The LG G2 is the spiritual successor to the Optimus G, a device that we looked at last year and eventually went on to become the Nexus 4. LG dropped the "Optimus" branding this time, but the G2 is without a doubt still LG's flagship smartphone, and includes a number of unique LG features – stacked 3000 mAh (11.4 Whr) battery with SiO+ anode, 5.2-inch 1080p LCD from LG Display, and 13 MP rear facing camera with OIS (Optical Image Stabilization). It's an impressive combination of features that make the G2 a standout device. At the same time the G2 is our first chance to get a look at the 2.3 GHz bin of Snapdragon 800 inside a shipping device and get a look at performance and battery life. 

We took a quick look at the G2 at the announcement event, now we have our hands on a G2 and have been putting it through its paces, benchmarking it, and running battery life tests on it for a little under a week and wanted to share some thoughts.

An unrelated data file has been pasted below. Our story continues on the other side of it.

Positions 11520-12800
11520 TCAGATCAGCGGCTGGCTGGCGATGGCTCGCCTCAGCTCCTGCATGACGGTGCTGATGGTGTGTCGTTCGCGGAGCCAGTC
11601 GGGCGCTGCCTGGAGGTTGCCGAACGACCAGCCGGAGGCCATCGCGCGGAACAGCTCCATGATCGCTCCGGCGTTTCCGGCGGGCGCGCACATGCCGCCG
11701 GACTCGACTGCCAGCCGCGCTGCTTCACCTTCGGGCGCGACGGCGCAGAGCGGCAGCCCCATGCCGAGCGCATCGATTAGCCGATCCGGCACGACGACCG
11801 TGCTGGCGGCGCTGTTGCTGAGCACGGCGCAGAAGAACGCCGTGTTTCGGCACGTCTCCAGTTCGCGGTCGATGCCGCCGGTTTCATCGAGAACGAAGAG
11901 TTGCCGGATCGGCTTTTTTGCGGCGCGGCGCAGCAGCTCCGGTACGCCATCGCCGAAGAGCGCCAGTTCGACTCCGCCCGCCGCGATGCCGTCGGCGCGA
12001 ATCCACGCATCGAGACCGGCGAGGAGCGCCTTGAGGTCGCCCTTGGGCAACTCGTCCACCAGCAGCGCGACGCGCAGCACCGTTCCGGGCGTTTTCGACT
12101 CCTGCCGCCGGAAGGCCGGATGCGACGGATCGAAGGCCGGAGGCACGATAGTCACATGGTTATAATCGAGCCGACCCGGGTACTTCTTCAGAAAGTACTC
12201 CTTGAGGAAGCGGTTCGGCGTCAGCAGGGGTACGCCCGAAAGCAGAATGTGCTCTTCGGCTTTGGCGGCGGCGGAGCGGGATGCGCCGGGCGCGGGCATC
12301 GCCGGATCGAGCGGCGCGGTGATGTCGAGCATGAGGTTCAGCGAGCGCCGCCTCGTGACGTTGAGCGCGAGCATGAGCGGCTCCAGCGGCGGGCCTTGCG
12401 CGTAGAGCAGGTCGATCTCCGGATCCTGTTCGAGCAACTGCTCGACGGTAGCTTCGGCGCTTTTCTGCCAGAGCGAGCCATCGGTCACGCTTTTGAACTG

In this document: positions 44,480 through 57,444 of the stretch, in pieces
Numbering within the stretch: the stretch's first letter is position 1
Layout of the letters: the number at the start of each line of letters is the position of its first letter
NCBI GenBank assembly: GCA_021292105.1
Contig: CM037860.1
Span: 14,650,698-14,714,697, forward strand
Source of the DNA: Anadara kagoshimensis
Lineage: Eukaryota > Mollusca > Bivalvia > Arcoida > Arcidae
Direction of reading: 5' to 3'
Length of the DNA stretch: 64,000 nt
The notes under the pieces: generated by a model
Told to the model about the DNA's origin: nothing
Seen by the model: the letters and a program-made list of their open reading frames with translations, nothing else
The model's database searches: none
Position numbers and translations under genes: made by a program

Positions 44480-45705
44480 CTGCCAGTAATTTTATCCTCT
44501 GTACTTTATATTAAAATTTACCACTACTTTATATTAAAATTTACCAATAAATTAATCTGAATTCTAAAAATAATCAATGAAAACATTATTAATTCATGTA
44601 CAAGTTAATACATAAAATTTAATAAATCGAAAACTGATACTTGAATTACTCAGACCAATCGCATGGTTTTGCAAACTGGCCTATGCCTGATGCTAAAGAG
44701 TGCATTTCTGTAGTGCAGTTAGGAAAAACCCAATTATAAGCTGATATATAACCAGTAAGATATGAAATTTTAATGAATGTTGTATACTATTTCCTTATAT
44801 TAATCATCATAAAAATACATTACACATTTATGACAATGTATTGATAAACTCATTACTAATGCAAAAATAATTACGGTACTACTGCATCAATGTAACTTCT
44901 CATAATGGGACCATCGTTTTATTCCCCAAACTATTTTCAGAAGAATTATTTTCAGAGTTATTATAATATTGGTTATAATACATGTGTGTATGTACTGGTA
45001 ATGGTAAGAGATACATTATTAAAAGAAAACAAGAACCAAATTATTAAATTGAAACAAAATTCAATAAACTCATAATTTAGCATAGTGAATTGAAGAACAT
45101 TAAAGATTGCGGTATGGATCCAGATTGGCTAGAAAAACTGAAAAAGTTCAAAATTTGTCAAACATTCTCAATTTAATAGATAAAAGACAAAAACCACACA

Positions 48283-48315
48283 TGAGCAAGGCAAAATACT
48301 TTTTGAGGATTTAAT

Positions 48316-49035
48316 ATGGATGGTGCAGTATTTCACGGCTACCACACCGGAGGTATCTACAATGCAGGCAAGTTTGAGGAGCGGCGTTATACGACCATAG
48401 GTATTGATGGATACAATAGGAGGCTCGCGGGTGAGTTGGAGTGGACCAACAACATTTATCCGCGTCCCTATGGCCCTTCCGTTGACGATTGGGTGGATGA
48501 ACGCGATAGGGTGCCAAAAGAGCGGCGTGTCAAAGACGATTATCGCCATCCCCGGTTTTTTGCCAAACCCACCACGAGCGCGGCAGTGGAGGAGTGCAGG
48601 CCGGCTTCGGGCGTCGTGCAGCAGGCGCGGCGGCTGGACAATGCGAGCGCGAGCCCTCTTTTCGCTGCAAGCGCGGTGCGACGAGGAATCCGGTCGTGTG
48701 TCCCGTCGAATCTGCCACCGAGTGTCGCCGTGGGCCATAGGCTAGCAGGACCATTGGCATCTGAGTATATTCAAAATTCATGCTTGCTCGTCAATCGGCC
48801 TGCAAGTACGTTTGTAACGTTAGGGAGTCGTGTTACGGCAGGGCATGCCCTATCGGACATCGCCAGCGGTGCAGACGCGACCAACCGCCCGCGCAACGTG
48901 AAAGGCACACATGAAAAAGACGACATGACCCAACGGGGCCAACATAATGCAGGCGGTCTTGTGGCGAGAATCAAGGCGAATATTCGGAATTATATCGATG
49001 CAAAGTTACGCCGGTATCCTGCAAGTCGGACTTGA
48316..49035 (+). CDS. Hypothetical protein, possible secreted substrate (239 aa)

Hardware Impressions

The G2 marries a curved backside shape with front glass that slightly curves at the edges and has a very narrow side bezel. The G2 also opts for on-screen buttons rather than the discrete capacitive kind or physical buttons that went out of favor a while ago. The reality is that Google does have a fair amount of input into at least this part of the Android ecosystem, and its guidance seems to be that on-screen buttons which use display real estate to draw the buttons is the recommended way to go. The G2 does afford the ability however to add Quick Memo buttons or the notification shade pull down/pull up buttons to the bar, but oddly enough there's no multitasking button option available. 

The G2 manages to include a large display without width that's much different from other devices I've been using lately, like the HTC One. Part of getting the edge bezel small was a reduction in volume required on the sides for volume and power buttons, which are instead moved to the back of the G2, perhaps its most striking and initially even alarming design change.